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Co-operative Energy warns that Ofgem proposals on tariff simplification could backfire

Posted on 14 October 2011

Ofgem’s proposals on simplifying energy tariffs - announced today - could backfire. It’s a bold move but we are concerned that this could be a case of good intentions paving the road to even more customer confusion and industry chaos. Ofgem’s proposals on tariff simplification could have unintended consequences for the energy customer. By restricting suppliers to one standard tariff per payment method, the regulator will push all the tariff innovation into fixed term tariffs, the number of which will be unlimited. This could see the market flooded with additional, complex tariffs causing further confusion rather than a simplification. Forcing suppliers to publish all tariffs in a standard way could be misleading. Big suppliers can achieve low headline prices by adding tight conditions and onerous penalties to their tariffs which is something Co-operative Energy does not do and has been campaigning against since it entered the energy market in May of this year. It’s also a fact that the major suppliers make most of their profits from their standard tariffs. It’s not in their interests to cut their standard tariff prices. They’ll be happy languishing at the bottom of the standard tariff league table because they will concentrate all their advertising on their time-limited, special-offer, fixed term tariffs. These will mean the customer will have to shop around more frequently, not less. And we’re also concerned about what would happen to customers who are on other tariffs at the moment. What would the plan be to move them to this proposed one standard tariff per payment method? Is anyone going to ask the customers what they want? Who’s going to advise them on the best deal? These proposals on tariff simplification will only work if they are properly thought through and accompanied by two other vital reforms:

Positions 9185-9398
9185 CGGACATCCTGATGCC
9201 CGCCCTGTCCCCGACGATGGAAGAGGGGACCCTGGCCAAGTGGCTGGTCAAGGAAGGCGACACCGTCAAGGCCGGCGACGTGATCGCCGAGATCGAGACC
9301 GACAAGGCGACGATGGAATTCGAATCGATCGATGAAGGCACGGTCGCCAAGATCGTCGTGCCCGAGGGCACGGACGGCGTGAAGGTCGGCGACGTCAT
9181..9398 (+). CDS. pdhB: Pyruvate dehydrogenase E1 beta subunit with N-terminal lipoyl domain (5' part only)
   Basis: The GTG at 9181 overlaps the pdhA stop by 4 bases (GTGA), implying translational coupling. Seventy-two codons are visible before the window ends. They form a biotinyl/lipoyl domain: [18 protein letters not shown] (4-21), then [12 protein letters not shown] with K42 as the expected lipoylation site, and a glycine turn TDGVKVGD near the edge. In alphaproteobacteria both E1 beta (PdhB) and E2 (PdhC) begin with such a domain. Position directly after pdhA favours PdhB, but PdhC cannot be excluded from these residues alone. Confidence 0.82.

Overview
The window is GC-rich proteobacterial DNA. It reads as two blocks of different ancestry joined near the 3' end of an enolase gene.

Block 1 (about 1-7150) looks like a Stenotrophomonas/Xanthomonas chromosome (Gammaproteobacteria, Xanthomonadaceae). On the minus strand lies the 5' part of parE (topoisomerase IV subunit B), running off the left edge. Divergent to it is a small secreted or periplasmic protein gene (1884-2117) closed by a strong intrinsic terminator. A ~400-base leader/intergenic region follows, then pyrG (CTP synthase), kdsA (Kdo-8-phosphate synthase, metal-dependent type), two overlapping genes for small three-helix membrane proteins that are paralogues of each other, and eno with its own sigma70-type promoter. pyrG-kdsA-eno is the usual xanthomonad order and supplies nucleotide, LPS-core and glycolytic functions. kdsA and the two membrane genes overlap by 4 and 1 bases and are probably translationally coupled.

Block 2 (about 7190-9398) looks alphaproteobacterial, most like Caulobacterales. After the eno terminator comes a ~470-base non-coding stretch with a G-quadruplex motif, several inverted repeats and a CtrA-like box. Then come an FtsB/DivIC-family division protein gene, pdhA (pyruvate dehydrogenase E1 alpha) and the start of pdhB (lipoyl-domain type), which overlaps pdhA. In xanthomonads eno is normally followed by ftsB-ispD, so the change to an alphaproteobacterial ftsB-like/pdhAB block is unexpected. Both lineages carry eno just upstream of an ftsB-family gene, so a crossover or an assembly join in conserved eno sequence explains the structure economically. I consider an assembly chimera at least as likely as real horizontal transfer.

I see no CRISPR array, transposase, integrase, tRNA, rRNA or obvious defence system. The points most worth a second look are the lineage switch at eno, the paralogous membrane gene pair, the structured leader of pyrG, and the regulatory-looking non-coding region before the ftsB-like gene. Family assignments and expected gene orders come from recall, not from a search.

• Prohibition of so-called “predatory pricing”, to prevent the major suppliers using the profits they earn from the majority of their customers to cross-subsidise loss-leading tariffs enjoyed by the minority of customers who are serial switchers.
  • Reforms to the wholesale markets. Despite being good news, this week’s voluntary move by S&SE does not go far enough.
Customers shouldn’t have to shop around repeatedly for their energy. They should be able to trust their supplier always to offer them a consistently competitive tariff.

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